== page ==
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Attacks: Buschmann: Criminal law does not stop violence against politicians

Attacks: Buschmann: Criminal law does not stop violence against politicians

A series of attacks on politicians calls on the federal and state interior ministers. Does criminal law need to be tightened? The Federal Minister of Justice is skeptical.

Federal Justice Minister Marco Buschmann is convinced that the increasing aggression against politicians cannot be curbed with harsher punishments. “The attempt to solve the social problem of a general brutalization of political debate with criminal law alone will fail,” said the FDP politician to the German Press Agency. He is nevertheless prepared to look at proposals from the federal states regarding criminal law.

The federal and state interior ministers met for a video conference on Tuesday after the brutal attack on the Saxon SPD leading candidate for the European elections, Matthias Ecke. In a joint resolution, the Conference of Interior Ministers asked the justice ministers to examine as soon as possible whether “the specific injustice that can be seen in the democracy-threatening circumstance of such attacks” is already sufficiently reflected in criminal law.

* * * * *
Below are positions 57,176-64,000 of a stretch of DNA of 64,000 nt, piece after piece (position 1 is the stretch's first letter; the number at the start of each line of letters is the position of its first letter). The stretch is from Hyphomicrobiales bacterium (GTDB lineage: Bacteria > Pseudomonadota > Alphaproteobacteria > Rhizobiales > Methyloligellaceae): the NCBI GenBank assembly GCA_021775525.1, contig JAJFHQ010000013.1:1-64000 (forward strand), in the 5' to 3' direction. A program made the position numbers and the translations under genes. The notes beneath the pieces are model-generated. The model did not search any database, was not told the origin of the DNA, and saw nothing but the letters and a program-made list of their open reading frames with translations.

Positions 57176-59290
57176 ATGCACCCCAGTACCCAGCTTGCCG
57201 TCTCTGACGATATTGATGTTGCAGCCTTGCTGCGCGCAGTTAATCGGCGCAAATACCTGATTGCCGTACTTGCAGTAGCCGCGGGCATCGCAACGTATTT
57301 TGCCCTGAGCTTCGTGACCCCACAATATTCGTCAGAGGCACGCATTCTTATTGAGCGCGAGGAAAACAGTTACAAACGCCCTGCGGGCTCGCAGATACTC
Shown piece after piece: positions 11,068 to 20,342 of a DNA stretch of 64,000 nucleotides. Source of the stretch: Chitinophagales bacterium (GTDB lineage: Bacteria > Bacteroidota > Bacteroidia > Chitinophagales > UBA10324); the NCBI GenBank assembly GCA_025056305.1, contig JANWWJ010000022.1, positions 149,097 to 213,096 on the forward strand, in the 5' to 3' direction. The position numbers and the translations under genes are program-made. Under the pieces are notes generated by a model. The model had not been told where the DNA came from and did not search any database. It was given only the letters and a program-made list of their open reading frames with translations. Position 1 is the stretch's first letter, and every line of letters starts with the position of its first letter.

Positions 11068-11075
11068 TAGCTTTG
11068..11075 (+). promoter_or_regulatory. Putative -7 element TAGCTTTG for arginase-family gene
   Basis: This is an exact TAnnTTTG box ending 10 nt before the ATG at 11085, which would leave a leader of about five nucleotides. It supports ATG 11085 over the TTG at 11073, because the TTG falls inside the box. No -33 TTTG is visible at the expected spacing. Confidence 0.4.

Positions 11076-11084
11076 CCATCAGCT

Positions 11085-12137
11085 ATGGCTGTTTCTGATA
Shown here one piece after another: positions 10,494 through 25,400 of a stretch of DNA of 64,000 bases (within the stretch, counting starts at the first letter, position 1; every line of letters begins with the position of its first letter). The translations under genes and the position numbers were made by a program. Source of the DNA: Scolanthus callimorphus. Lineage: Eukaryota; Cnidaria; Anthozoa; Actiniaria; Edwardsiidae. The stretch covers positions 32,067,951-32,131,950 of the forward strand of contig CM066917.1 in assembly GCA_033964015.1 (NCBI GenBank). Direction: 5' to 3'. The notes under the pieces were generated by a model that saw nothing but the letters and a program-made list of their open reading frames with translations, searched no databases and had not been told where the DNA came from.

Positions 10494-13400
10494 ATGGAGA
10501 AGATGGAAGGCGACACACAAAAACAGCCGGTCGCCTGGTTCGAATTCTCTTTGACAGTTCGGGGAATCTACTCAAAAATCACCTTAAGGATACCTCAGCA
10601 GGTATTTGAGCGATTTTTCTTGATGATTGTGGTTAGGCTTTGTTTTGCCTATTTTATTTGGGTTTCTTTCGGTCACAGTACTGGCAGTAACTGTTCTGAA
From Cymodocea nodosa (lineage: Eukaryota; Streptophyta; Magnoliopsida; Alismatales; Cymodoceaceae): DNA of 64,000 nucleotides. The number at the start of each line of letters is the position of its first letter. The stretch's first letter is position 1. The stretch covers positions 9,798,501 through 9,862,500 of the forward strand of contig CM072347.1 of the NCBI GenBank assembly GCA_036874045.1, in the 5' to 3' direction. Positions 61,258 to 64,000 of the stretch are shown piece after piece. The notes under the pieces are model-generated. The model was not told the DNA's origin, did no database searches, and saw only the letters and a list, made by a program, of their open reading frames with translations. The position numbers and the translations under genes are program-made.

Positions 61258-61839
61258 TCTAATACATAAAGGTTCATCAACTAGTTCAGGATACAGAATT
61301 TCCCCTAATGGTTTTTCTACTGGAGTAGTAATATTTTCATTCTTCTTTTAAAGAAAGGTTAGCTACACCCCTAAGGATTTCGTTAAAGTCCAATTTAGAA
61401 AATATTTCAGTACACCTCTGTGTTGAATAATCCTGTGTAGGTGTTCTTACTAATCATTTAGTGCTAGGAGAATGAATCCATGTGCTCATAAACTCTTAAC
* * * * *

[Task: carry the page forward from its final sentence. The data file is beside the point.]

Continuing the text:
It should also be examined whether “the deliberate spread of disinformation with the aim of influencing elections or escalating violence constitutes injustice worthy of punishment.”

New criminal offense “political stalking”?

Recently, attacks on politicians have increased. Last Friday, Ecke was beaten to the point of hospital while posting posters in Dresden. On Tuesday, a man hit and slightly injured Berlin’s Economics Senator Franziska Giffey (SPD) with a bag containing a hard object. The Green Party’s top candidate for the city council, Yvonne Mosler, was jostled and threatened while hanging up election posters in Dresden. According to police, two AfD members of the state parliament were verbally and physically attacked in Stuttgart on Wednesday by suspected opponents of the party.

Saxony wants to introduce a draft law to the Bundesrat that would create a new criminal offense. Accordingly, influencing officials and elected officials through so-called political stalking should be punished. This involves threatening situations such as aggressive demonstrations in front of a mayor’s home.

The wording of the proposals from Saxony was not yet available to him, said Buschmann. In principle, criminal law must meet special requirements. “That means we can’t use imprecise wording that might then criminalize legitimate behavior.” Freedom of assembly is also a valuable asset. Citizens are also allowed to express criticism towards a politician together. “You have to differentiate this precisely from a threatening situation that is no longer acceptable,” emphasized the Justice Minister.

Source: Stern

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